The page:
Children's Health

Primary care, urgent care or emergency room – which one?

Primary care, urgent care or emergency department - which one?
Written by Natalie Lane

When you have a sick child, deciding whether you need to be seen for immediate care can be challenging. You might wonder if you should make an appointment with your pediatrician, or if more urgent care is necessary.  An emergency room visit may seem like the best option for immediate care, but is it necessary? Recent research shows that the majority of people who visit an emergency department don’t have actual medical emergencies, and they end up paying six times more than necessary. Knowing the differences and deciding on the right type of health care for your child can save time, money and insure appropriate use of the health care system.

When to choose your doctor?

Primary care is the health care your child receives from your family doctor or pediatrician. This physician has records of your child’s personal health and keeps track of his or her general wellness. Primary care physicians are trained to manage the general well-being of your child but also can also evaluate your child for acute medical or injury complaints. You should see your doctor for complaints that do not involve excessive signs of respiratory distress, bleeding, pain or hydration. If you have attempted some home therapy without improvement and you believe your child could be seen within 24 hours safely. Call your pediatrician and make an appointment or speak with the on-call service.

When to seek urgent care?

It is ideal to turn to your pediatrician for most of your health inquiries, since he or she knows your child’s personal health history best. When in doubt, you should call your physician to receive direction. Primary care offices are not always open or available without an appointment, but many pediatricians provide after hour’s care. If you believe you need medical help that cannot wait for a next day appointment with your physician then perhaps you should visit an urgent care center or pediatric after hours clinic. Urgent care clinics can provide immediate care for conditions that are not emergencies.

When choosing an urgent care, recognize some of the limitations in services they can provide. Urgent care facilities have a variety of services they can provide in a limited fashion while some laboratory studies, therapy and radiologic capabilities are available. It is rare for urgent cares to be staffed with physicians who have extensive training or comfort with very young patients unless it is specifically an urgent care for children. The risk will be excessive testing and evaluation by persons who are less comfortable with a young child.  The American Academy of Pediatrics recommends urgent cares to be staffed with personnel that are familiar with all ages of patients and be readily equipped with personnel and equipment for the initial care of a very sick patient. A good urgent care additionally communicates the care provided to your pediatrician. Simple things like colds, flu-like symptoms, minor vomiting or diarrhea, sore throats, minor cuts, sprains and bruises can be reasonably managed by personnel at an urgent care.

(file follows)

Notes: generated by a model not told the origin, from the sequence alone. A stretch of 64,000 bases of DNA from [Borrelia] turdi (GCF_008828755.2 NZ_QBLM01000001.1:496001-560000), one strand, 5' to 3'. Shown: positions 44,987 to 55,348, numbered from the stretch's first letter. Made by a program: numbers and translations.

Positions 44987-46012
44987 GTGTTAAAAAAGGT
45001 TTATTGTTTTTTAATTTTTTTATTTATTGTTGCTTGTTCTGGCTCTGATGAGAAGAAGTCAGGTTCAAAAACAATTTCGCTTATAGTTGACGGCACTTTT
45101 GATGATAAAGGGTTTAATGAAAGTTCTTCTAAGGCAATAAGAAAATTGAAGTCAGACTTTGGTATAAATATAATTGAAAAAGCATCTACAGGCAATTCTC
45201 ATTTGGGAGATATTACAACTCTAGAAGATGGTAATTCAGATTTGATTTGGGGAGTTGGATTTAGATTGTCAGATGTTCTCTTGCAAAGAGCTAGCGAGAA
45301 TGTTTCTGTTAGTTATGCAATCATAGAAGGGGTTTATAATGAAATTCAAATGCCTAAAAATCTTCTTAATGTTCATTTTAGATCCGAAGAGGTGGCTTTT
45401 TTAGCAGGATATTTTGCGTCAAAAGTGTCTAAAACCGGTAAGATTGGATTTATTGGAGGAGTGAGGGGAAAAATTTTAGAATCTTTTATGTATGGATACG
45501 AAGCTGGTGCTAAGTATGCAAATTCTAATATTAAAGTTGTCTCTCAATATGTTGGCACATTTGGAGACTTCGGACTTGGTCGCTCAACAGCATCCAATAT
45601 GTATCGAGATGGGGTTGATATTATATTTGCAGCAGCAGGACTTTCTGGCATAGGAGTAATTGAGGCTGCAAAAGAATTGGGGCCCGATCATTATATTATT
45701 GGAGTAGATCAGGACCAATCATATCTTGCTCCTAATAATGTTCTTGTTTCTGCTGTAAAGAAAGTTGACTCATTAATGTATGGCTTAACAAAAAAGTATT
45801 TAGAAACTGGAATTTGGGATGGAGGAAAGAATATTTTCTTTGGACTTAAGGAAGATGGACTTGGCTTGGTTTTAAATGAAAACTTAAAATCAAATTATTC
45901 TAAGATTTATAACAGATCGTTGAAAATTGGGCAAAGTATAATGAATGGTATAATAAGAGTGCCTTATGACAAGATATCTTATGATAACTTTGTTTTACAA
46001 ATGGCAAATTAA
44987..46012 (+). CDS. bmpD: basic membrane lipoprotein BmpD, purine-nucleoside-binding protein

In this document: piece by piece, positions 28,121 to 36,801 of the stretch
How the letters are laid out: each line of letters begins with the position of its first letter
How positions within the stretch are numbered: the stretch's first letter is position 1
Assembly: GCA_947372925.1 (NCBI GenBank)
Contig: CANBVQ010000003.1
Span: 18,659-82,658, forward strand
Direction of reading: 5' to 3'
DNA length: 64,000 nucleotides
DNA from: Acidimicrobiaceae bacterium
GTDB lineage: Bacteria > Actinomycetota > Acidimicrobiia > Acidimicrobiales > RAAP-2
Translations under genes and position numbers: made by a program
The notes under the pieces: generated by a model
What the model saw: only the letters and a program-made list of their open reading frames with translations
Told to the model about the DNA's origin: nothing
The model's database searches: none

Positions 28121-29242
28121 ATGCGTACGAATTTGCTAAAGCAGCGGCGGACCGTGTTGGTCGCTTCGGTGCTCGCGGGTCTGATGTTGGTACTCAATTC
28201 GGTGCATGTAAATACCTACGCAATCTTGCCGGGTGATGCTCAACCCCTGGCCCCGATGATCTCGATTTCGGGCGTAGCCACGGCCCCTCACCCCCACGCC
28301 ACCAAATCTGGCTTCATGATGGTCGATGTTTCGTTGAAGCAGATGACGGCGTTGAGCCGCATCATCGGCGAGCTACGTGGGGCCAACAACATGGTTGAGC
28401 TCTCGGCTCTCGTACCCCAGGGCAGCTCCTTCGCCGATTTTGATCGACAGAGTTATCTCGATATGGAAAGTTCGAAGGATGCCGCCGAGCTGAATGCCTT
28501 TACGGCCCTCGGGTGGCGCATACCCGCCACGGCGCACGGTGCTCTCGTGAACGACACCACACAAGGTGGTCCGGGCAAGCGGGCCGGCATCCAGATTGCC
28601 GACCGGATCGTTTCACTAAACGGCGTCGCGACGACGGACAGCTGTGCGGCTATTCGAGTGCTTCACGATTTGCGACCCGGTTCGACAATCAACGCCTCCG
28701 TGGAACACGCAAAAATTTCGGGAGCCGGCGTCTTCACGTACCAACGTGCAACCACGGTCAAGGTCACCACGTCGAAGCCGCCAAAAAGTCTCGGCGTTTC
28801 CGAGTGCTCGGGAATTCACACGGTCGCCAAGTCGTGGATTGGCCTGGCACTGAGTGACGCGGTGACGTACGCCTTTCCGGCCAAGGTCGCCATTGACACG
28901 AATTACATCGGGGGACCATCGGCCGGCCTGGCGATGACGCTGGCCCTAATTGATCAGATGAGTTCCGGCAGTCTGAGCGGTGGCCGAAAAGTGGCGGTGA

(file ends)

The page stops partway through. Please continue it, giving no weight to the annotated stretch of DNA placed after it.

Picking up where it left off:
Should I seek immediate care in an emergency department?

By definition, an emergency medical condition or injury is something that needs immediate attention because of risk of loss of life, limb or vision. It is also important to recognize that any condition that may worsen over a fairly rapid time period should be seen in an emergency department.

Emergency departments are generally equipped for the worst injuries and illnesses. Preparation for extremely ill or injured pediatric patients is not created equal at every emergency department. The services provided extend much further than primary care or urgent care centers. The pediatric emergency department at Children’s Hospital of Georgia is the only facility in the area that provides access to pediatric trained emergency physicians, pediatric specialists and pediatric surgeons if necessary. It is appropriately equipped and staffed by emergency physicians and nursing staff specifically trained in the care of severely ill or injured children.

Conditions or symptoms that should be recognized as emergencies may include:

  • Difficulty breathing
  • Any severe or unexplainable pain
  • Uncontrollable bleeding
  • Head or eye injuries
  • Broken bones with obvious swelling or deformity
  • Cuts that need suturing with the help of medications to decrease anxiety
  • Change in level of alertness
  • Seizures or stroke symptoms
  • Severe injury from falling or fainting
  • Severe burns
  • Young children with high fevers or fevers with a rash
  • Sudden impaired vision, speech or hearing
  • Concerns for dehydration such as no urine output for an extended period

As a rule, if your child is able to walk, talk, interact and play, chances are whatever she or he has is not an emergency. The cost of emergency care is much higher than that provided by your pediatrician or an urgent care. Seeking the right type of medical care needed for your situation can be beneficial for both you, your child and the medical professionals. If you are unsure about a certain symptom, follow your gut instincts.

If you need to establish a medical home, call 706-721-KIDS (5437) to schedule an appointment or visit to learn more.

Sources: Patch, Scripps, AAP

About the author

Natalie Lane

Medical Director, Children’s Hospital of Georgia Emergency Department, and Professor, Department of Emergency Medicine in the Medical College of Georgia at Augusta University